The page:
The state’s jobs plan sets a target of having 200,000 Victorians back in work within two years.
Treasurer Tim Pallas said the plan would also kick-start the economy and eventually help balance the state’s budget – expected to be $155 billion in debt by 2024 – as increased revenue eventually flowed to the government.
“This government understands the dignity, the independence, the self-respect, the sense of belonging and contribution that work gives us,” he said.
In the six months to September, more than 6 per cent of women lost their job, while just under 4 per cent of men became unemployed.
Female-dominated industries, such as retail, hospitality and the arts, were hit the hardest by the pandemic, while women were also on the front line of essential service delivery in health and education. Women additionally bore the brunt of homeschooling and looking after children when childcare and kindergartens closed.
For this reason, of the $250 million for the job-creation scheme, $150 million will go towards getting 6000 women back to work. Of this money, $50 million will go towards funding jobs for those aged over 45.
“Putting women at the heart of our recovery from coronavirus will mean we recover stronger and faster as a community,” said Minister for Women Gabrielle Williams.
“The pandemic has confirmed what we knew all along – women face an uphill battle every day in the workforce. It’s time it changed.”
A $10 million fund will be created to invest in startups run by women, in recognition of the tech industry’s male domination, and there will be $5 million for a Women in Construction program to fund more space for females in the building industry.
The wages bill to run the public service is projected to grow, already ballooning by 9 per cent this financial year. It is expected to increase by more than 2 per cent in the next year, before growing by up to 4 per cent in following years.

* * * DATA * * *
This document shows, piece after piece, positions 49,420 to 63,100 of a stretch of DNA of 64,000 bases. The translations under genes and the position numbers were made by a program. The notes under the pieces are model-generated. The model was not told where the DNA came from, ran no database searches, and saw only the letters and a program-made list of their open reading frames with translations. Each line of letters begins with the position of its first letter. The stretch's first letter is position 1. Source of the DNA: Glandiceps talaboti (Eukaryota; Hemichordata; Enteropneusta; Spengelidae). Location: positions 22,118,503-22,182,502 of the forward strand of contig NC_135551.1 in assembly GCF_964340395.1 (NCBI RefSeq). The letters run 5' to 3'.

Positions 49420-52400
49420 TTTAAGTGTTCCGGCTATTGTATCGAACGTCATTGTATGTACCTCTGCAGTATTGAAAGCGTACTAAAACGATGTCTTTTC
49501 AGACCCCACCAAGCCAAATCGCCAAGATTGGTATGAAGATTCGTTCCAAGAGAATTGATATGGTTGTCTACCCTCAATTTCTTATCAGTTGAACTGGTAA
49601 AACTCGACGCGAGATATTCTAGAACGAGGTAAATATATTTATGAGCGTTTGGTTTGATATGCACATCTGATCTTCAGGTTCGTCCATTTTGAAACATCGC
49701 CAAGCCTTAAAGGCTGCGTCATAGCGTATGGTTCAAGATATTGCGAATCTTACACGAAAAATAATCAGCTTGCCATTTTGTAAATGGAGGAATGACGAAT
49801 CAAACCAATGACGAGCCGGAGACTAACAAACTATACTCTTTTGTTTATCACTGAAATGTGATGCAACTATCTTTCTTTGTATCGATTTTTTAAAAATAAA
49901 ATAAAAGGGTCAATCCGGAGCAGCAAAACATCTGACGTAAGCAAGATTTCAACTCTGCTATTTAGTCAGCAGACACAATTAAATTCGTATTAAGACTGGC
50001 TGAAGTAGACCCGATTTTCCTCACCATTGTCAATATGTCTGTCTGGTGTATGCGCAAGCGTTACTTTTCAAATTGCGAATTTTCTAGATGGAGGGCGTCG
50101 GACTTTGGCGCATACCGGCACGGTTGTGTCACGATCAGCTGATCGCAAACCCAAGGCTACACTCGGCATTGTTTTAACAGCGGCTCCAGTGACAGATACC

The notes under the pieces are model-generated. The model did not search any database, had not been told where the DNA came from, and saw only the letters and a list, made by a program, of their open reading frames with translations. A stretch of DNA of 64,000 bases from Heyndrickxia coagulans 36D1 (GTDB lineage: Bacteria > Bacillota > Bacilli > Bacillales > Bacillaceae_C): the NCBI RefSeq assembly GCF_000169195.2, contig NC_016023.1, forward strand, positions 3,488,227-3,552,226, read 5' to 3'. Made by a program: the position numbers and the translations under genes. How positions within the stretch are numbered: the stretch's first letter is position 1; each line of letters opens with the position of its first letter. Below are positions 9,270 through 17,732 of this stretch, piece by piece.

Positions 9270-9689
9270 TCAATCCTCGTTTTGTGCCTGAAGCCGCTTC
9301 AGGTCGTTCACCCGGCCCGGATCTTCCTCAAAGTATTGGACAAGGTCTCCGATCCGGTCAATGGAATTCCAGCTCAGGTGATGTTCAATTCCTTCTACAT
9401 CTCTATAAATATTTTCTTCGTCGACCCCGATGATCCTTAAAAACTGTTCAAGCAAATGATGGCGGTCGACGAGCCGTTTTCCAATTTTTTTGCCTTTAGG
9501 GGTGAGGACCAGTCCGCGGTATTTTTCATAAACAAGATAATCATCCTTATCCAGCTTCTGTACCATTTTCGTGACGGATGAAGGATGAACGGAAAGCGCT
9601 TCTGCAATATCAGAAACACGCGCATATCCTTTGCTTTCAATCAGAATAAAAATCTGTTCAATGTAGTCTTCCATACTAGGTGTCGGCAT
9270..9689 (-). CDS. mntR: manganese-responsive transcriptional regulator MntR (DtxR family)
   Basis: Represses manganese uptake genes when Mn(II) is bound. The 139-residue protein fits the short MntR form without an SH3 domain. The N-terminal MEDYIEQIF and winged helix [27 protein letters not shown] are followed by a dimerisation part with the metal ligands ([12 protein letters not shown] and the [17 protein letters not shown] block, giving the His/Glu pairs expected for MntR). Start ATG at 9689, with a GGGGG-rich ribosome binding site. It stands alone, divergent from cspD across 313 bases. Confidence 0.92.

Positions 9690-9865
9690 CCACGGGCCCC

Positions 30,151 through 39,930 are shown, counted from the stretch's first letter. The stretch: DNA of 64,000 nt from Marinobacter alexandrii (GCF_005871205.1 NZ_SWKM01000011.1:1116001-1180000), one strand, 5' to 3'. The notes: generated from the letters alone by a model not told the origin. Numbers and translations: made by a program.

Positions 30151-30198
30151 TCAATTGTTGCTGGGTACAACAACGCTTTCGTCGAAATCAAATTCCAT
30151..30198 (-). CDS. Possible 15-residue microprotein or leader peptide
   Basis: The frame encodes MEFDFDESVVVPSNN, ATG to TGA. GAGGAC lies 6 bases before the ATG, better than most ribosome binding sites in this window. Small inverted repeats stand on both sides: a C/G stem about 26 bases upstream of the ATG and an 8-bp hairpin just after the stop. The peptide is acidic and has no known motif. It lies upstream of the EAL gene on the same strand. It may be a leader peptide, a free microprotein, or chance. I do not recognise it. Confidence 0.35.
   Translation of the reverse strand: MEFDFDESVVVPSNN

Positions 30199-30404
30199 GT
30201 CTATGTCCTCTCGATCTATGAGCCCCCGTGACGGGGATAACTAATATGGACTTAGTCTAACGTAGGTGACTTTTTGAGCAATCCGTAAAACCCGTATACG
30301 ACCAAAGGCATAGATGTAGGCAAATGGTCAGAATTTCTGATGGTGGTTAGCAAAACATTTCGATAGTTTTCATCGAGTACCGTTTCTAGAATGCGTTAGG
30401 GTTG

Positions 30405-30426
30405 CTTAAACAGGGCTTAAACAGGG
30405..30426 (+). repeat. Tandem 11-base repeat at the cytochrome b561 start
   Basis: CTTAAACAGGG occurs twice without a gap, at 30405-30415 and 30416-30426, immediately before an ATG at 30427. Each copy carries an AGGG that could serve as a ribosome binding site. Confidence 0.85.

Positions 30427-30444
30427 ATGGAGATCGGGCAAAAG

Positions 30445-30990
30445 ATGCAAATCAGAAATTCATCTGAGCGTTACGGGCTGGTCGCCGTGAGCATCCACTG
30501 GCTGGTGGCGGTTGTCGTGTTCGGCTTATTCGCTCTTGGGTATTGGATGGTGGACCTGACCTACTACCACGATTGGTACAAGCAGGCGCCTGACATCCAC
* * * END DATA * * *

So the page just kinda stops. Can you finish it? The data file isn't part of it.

The rising wages bill, the budget papers said, “reflects the government’s response to the coronavirus pandemic, increased service delivery, primarily in health and education, as well as increased remuneration consistent with enterprise bargaining agreements” with the public service.
State Opposition Leader Michael O’Brien said the budget was “weak on jobs and weak on hope” and lacked assistance for small businesses. He said the state’s unemployment rate would be higher than the national average for the next four years. “That is an admission of failure,” he said.
The budget was also attacked by lobby group Small Business Australia, with executive director Bill Lang saying what had been delivered for small firms was “akin to a Band-Aid being applied to a gaping wound”.
Under the government’s plan, businesses will receive tax credits for hiring new staff, a measure the government hopes will reduce the amount of payroll tax paid by companies and encourage them to put on workers.
The state government will pay 10¢ to companies for every dollar they add to their wages bill by hiring new workers or increasing salaries. The credit will be available for two years and the government said it would save businesses $836 million and support an estimated 9400 people entering into the workforce.
“The incentive is a welcome one, but I’m not sure it’s going to create the level of new employment the government is seeking, or whether it will encourage pay increases,” said Tim Piper, Victorian head of the Australian Industry Group. “But anything that supports the possibility of new employment will benefit businesses and employees.”
About $75 million will also be allocated to reskilling unemployed Victorians. An estimated 52,000 people will access the scheme to develop hands-on skills for targeted industries requiring workers.
Separately, About 5000 unemployed workers will be supported to move into jobs that involve digital expertise through a $64 million program.
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Clay Lucas is a senior reporter for The Age. Clay has worked at The Age since 2005, covering urban affairs, transport, state politics, local government and workplace relations for The Age and Sunday Age.
Paul is a Victorian political reporter for The Age.